[rescue] The other question...need Amiga advice!?!

N. Miller vraptor at promessage.com
Thu May 29 17:09:22 CDT 2003

On Thu, 29 May 2003 16:35:44 -0500, "Jonathan C. Patschke"
<jp at celestrion.net> said:
> On Thu, 29 May 2003, N. Miller wrote:
> > Now, on the other hand, that ebay AIX system thread has me wondering
> > (since I've seen a number of recent Solaris + AIX job listings)--what's
> > the easiest and cheapest way to put together a low-end AIX system?
> http://cgi.ebay.com/ws/eBayISAPI.dll?ViewItem&item=3027170105

I bet those came from Lockeed and/or Boeing.  There are two more
sellers with BIN prices at $69, one selling them as-is, one with 7-day

> Those are very nice systems, for the price.  They won't run AIX 5.2,
> but they will run AIX 5.1.  From what I've heard, the framebuffer alone
> on those systems is worth the buy-it-now price.

How difficult is it to track down AIX?  From looking at the pics, the 
keyboard/mouse look like standard PS2.  Can I hook it up to a typical 
multi-sync monitor?  What's a reasonable size disk for installing AIX?

> I've got an RS/6000 370 at home that I got for free because someone
> tossed it out, thinking it was an old PS/2.  Idiot lusers -are- our
> friends sometimes. :)

A neighbor of mine has been dumpster diving and told me there was
a box of HDs in a dumpster where he found a perfectly good 16'
extension ladder.  I'm going to check that out tonight--they are 
from Apples, so likely are SCSI.

We have to be careful about diving in San Jose and other Silicon
Valley cities, the police will cite you (generally city ordinances 
prohibit trespass on business property--passed to protect the likes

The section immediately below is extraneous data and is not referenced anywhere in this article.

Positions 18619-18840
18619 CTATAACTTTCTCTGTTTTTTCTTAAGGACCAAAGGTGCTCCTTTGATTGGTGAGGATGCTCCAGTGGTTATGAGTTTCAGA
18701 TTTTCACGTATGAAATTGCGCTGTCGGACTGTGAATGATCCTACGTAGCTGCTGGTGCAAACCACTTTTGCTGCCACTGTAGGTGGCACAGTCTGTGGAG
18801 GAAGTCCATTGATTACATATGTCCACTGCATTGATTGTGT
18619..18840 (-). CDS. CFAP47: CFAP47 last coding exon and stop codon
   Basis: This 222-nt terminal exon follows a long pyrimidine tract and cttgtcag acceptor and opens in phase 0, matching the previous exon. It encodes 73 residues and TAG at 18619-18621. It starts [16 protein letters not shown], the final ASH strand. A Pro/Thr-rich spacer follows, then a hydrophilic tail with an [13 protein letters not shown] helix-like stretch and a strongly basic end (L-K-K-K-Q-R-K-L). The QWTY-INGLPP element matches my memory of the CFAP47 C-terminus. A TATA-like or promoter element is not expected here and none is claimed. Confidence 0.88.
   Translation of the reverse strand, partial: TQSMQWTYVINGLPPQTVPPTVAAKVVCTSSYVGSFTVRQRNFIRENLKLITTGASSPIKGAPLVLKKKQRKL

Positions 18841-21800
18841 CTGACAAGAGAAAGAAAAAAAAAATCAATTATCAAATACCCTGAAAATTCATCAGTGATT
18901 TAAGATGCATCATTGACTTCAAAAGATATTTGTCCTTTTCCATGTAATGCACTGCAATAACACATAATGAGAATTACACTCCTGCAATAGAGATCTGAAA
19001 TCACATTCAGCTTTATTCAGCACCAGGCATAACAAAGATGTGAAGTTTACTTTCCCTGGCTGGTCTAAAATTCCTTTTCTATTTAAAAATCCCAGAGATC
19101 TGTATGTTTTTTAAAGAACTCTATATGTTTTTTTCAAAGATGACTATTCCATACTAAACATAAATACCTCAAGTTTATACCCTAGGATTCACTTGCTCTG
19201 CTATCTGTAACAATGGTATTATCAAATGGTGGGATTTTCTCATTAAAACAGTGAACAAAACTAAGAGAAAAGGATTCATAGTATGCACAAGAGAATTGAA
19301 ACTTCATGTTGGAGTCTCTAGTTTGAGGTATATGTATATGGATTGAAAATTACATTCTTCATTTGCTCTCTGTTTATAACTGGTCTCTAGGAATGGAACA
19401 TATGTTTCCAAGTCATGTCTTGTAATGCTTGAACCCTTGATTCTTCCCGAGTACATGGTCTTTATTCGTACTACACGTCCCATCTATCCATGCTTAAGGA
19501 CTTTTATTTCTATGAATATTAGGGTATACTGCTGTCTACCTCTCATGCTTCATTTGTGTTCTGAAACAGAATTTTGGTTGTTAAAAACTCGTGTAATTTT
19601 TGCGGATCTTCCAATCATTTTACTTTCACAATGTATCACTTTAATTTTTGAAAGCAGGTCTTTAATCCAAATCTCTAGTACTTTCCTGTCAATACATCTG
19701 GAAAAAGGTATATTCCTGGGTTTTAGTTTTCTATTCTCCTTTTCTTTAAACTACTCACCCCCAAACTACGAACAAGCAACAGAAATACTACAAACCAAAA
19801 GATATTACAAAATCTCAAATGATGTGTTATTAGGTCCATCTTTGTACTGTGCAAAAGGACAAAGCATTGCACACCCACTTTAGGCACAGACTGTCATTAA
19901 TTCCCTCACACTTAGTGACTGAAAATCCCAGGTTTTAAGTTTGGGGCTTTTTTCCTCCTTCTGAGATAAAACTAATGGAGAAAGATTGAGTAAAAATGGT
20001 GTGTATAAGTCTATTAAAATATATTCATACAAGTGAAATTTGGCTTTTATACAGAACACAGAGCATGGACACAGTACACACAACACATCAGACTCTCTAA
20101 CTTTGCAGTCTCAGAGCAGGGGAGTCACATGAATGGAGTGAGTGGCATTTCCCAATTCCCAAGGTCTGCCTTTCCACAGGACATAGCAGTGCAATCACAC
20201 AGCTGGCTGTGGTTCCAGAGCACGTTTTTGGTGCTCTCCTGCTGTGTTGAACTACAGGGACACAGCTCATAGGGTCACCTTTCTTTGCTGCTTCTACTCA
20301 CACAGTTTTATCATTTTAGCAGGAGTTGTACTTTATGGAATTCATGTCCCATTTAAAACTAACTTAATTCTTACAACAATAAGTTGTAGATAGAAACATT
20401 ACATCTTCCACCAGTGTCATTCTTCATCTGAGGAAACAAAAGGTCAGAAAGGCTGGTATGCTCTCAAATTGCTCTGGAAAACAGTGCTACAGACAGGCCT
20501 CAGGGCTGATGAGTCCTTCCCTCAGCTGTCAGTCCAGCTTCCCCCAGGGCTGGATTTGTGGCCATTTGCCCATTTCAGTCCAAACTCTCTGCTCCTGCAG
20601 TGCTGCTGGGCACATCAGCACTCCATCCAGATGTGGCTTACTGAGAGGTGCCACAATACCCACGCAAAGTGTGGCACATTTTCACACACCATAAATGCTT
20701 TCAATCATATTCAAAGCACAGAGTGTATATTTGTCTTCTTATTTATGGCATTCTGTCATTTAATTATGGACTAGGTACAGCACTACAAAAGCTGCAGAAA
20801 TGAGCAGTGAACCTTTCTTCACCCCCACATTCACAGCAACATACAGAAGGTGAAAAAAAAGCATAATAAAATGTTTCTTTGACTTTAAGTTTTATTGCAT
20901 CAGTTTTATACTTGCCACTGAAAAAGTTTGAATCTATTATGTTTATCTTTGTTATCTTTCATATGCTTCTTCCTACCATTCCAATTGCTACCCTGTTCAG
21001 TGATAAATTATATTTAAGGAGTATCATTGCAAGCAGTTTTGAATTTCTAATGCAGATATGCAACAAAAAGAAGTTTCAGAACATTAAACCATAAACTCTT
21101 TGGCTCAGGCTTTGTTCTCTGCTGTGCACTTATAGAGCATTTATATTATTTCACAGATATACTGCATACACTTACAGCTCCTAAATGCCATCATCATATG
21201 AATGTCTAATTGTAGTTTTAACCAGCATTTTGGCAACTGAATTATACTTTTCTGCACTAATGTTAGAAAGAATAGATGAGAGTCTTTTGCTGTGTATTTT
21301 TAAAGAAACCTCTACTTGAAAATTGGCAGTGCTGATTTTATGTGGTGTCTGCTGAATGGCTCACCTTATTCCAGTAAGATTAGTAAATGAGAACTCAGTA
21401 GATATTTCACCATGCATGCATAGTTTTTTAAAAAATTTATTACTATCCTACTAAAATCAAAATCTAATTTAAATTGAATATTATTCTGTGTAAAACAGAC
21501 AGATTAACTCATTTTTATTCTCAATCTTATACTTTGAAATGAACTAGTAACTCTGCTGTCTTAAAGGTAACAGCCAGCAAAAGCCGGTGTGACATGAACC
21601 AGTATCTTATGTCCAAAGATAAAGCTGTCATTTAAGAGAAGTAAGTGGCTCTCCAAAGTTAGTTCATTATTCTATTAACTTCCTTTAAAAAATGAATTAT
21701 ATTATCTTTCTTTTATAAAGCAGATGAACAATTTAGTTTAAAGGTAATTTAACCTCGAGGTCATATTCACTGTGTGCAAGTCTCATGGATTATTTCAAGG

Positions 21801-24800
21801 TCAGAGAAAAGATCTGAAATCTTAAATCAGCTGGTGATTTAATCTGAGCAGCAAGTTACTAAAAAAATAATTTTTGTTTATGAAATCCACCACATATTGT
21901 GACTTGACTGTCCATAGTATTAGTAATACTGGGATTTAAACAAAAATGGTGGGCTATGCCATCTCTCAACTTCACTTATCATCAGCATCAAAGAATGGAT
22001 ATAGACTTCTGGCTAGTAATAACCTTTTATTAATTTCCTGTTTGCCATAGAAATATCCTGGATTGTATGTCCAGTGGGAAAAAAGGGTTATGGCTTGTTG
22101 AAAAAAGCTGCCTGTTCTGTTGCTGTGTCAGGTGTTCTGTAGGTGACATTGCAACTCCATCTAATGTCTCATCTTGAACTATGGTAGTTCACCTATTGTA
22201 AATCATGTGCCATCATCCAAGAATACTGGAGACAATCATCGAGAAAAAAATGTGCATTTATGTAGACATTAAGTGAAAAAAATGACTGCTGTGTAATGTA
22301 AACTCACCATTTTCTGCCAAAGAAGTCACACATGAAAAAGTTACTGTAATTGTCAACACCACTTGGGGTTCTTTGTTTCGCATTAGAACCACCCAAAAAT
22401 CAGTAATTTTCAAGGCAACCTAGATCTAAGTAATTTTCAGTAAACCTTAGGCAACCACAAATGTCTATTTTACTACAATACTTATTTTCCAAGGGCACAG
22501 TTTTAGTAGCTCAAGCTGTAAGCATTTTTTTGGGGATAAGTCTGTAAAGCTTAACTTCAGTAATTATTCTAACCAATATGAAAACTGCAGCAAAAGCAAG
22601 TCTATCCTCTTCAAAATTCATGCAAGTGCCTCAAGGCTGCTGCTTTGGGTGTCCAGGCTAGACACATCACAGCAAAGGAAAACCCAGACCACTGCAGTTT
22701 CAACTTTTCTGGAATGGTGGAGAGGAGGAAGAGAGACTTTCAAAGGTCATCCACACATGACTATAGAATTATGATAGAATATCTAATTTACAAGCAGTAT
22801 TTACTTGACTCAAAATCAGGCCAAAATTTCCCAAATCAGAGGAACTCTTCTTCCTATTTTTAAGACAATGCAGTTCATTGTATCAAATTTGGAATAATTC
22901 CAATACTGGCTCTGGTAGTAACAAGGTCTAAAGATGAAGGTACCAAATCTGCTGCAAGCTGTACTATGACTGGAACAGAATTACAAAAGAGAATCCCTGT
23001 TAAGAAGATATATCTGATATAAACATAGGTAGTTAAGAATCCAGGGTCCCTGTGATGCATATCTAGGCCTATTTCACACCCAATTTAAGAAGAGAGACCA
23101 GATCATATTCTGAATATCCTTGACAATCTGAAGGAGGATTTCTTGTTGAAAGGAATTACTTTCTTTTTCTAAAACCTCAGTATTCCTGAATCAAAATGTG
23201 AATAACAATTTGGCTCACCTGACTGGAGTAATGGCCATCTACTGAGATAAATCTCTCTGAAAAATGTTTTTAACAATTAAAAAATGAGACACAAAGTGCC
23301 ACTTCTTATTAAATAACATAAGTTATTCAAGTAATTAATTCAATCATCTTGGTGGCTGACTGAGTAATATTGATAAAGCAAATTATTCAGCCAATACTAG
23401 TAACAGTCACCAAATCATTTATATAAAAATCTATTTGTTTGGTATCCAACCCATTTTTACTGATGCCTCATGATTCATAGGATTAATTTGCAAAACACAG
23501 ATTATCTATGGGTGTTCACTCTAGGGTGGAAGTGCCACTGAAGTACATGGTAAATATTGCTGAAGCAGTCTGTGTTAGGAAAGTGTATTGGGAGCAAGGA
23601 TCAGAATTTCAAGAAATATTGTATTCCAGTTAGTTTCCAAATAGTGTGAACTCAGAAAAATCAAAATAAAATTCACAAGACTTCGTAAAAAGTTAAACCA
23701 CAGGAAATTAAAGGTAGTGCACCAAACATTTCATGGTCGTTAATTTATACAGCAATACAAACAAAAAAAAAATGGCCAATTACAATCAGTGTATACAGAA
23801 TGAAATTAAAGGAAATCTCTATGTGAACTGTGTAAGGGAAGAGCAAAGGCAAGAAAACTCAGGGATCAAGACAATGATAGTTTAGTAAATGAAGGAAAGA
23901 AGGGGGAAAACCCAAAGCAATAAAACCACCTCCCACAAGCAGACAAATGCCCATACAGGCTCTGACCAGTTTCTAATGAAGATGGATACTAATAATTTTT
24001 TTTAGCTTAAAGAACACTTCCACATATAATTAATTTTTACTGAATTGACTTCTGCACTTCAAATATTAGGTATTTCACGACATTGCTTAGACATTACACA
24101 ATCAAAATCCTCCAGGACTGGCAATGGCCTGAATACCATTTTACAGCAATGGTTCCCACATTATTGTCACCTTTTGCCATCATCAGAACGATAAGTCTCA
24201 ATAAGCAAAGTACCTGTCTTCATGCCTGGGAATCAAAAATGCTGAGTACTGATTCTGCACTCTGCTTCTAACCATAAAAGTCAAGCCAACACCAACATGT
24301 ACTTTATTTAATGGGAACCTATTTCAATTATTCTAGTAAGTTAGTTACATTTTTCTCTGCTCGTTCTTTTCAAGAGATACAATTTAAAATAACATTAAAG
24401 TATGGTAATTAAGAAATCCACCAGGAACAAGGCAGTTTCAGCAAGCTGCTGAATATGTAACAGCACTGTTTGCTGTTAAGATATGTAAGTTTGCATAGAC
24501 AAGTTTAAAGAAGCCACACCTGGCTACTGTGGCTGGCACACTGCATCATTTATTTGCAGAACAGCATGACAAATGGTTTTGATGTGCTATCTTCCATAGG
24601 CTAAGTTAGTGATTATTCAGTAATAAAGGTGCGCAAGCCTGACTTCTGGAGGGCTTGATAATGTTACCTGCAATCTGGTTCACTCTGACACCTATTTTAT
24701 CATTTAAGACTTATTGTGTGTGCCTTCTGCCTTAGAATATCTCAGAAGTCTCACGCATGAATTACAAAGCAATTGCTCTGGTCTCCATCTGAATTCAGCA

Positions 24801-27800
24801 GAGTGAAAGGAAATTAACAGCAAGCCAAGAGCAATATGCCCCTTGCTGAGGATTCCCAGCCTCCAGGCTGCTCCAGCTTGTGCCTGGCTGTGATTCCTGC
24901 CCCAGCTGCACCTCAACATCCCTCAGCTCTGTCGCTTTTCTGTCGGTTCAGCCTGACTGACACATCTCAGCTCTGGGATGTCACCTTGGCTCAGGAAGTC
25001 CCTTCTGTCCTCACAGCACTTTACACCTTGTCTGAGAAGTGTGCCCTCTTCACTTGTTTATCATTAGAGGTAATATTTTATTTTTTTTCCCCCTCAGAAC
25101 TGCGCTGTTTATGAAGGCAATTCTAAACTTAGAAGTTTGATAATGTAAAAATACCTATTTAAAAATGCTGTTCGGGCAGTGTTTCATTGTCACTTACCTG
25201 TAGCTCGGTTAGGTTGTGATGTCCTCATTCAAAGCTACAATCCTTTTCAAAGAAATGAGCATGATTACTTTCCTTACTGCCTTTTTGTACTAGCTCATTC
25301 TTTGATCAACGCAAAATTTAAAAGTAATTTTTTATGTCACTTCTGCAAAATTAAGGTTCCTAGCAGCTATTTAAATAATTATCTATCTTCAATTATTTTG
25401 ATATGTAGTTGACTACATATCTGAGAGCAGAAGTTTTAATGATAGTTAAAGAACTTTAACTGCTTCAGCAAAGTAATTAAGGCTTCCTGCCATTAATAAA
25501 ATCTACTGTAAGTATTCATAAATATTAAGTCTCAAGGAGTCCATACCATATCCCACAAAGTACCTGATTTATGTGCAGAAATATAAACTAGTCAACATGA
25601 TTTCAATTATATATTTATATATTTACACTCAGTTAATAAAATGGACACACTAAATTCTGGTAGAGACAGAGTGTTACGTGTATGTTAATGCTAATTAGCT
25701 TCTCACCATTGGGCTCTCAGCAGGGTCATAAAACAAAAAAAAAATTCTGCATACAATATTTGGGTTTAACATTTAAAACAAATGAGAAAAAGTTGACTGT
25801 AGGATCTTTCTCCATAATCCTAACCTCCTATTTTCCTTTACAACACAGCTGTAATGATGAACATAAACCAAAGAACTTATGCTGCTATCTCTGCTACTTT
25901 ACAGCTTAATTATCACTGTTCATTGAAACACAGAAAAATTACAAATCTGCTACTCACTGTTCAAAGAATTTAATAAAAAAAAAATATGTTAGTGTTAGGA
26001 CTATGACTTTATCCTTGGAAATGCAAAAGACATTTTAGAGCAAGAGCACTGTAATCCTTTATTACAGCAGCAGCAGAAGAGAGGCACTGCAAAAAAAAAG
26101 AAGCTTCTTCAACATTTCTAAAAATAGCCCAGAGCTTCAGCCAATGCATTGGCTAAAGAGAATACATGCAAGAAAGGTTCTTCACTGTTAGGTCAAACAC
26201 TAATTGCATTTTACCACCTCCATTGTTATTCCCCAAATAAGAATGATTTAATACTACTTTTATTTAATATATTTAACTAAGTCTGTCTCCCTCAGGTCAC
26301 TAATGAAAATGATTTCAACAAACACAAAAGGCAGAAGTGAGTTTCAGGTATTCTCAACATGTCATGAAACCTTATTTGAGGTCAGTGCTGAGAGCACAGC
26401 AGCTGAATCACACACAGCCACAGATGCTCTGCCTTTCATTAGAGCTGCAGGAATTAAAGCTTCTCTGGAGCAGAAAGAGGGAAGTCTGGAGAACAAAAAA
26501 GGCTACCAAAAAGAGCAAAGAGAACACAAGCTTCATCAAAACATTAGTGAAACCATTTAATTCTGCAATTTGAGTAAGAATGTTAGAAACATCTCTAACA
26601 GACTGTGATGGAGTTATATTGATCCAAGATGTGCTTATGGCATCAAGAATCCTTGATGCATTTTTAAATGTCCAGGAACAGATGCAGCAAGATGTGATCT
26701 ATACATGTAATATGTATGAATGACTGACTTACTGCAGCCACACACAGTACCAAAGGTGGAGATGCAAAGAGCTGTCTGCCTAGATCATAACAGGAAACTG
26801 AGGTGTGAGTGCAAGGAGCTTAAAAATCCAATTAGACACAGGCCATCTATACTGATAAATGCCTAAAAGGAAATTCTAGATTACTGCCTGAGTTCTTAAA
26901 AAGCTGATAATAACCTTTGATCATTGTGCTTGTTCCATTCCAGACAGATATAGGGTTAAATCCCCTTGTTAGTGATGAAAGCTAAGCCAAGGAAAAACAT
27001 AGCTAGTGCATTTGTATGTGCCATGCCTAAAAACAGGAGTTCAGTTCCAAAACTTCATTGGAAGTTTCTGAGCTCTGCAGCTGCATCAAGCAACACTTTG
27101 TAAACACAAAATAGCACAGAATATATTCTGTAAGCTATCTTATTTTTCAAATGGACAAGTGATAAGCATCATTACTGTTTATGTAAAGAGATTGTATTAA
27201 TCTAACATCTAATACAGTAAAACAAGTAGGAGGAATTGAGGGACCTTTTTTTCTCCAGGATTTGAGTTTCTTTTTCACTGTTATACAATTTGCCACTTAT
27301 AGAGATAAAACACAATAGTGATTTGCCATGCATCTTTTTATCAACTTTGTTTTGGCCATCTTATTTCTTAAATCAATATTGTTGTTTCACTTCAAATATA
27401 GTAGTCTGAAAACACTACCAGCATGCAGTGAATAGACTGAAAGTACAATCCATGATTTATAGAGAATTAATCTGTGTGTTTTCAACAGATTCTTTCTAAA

of Intel, Cisco, etc. from their stupid employees throwing away 
things they shouldn't).

I was actually thinking that starting a business site clean-up 
company in Silicon Valley.  I'd market the service to businesses
that are moving (lease rates are going down, companies are 
moving to take advantage of it), as well as to property management
companies that are stuck holding the bag when a business ditches
it's lease--often times leaving a mess, and a mess of gear.  This
would be a good way around the dumpster diving law.  I remember 
the things that I, as an employee, collected when doing desktop 
system tear-down for building-wide moves at Cisco.  The things 
people threw out always amazed me.

I should follow this idea up, but I would need to do a lot more leg
work on getting the contracts written properly to make it feasible
for our team to recover any gear left behind.  I'd also want to find
some more folks to help--preferrably with different backgrounds 
from my own, so we could identify a broader spectrum of salvageable

  N. Miller
  vraptor at promessage.com

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